Contributions of cytogenetics to cancer research
AbstractThe two conflicting visions of tumorigenesis that are widely discussed are the gene-mutation hypothesis and the aneuploidy hypothesis. In this review we will summarize the contributions of cytogenetics in the study of cancer cells and propose a hypothetical model to explain the influence of cytogenetic events in carcinogenesis, emphasizing the role of aneuploidy. The gene mutation hypothesis states that gene-specific mutations occur and that they maintain the altered phenotype of the tumor cells, and the aneuploidy hypothesis states that aneuploidy is necessary and sufficient for the initiation and progression of malignant transformation. Aneuploidy is a hallmark of cancer and plays an important role in tumorigenesis and tumor progression. Aneuploid cells might be derived from polyploid cells, which can arise spontaneously or are induced by environmental agents or chemical compounds, and the genetic instability observed in polyploid cells leads to chromosomal losses or rearrangements, resulting in variable aberrant karyotypes. Because of the large amount of evidence indicating that the correct chromosomal balance is crucial to cancer development, cytogenetic techniques are important tools for both basic research, such as elucidating carcinogenesis, and applied research, such as diagnosis, prognosis and selection of treatment. The combination of classic cytogenetics, molecular cytogenetics and molecular genetics is essential and can generate a vast amount of data, enhancing our knowledge of cancer biology and improving treatment of this disease.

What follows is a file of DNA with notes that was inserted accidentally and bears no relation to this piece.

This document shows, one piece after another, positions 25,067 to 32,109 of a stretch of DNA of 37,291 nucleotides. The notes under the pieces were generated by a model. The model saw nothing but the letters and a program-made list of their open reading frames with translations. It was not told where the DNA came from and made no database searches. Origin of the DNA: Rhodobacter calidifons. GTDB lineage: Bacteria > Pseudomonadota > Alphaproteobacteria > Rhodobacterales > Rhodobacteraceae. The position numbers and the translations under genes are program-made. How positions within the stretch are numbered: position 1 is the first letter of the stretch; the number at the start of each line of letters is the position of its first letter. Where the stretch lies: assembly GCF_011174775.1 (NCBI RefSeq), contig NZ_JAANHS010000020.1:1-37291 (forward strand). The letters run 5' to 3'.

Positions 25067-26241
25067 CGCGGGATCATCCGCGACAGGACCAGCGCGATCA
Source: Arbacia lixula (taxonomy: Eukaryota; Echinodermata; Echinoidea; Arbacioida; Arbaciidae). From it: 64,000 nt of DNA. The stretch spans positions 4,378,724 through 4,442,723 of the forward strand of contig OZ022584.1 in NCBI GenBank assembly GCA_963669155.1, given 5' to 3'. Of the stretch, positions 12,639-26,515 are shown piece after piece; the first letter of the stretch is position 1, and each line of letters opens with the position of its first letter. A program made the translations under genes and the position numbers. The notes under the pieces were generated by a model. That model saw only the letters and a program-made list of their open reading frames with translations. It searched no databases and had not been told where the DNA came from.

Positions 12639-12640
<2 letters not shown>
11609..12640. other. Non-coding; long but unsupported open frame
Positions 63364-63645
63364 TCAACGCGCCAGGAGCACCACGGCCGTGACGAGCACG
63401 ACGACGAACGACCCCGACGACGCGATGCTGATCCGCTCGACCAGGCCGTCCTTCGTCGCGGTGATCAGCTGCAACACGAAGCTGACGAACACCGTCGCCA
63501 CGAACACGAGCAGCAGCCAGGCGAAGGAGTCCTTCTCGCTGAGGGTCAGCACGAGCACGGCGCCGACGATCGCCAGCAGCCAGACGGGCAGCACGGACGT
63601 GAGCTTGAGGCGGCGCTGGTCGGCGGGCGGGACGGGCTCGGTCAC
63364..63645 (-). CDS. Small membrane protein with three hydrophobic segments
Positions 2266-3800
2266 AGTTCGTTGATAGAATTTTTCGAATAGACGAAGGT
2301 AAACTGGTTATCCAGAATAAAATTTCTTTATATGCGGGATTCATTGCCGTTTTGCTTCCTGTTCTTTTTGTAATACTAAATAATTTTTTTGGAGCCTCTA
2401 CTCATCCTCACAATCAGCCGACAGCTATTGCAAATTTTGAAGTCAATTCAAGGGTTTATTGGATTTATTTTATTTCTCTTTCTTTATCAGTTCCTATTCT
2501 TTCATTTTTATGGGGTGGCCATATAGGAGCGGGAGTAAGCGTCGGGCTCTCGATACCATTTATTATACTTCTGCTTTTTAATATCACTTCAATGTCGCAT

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Copyright (c) 2014 Robson José de Oliveira-Junior, Luiz Ricardo Goulart Filho, Luciana Machado Bastos, Dhiego de Deus Alves, Sabrina Vaz dos Santos e Silva, Sandra Morelli
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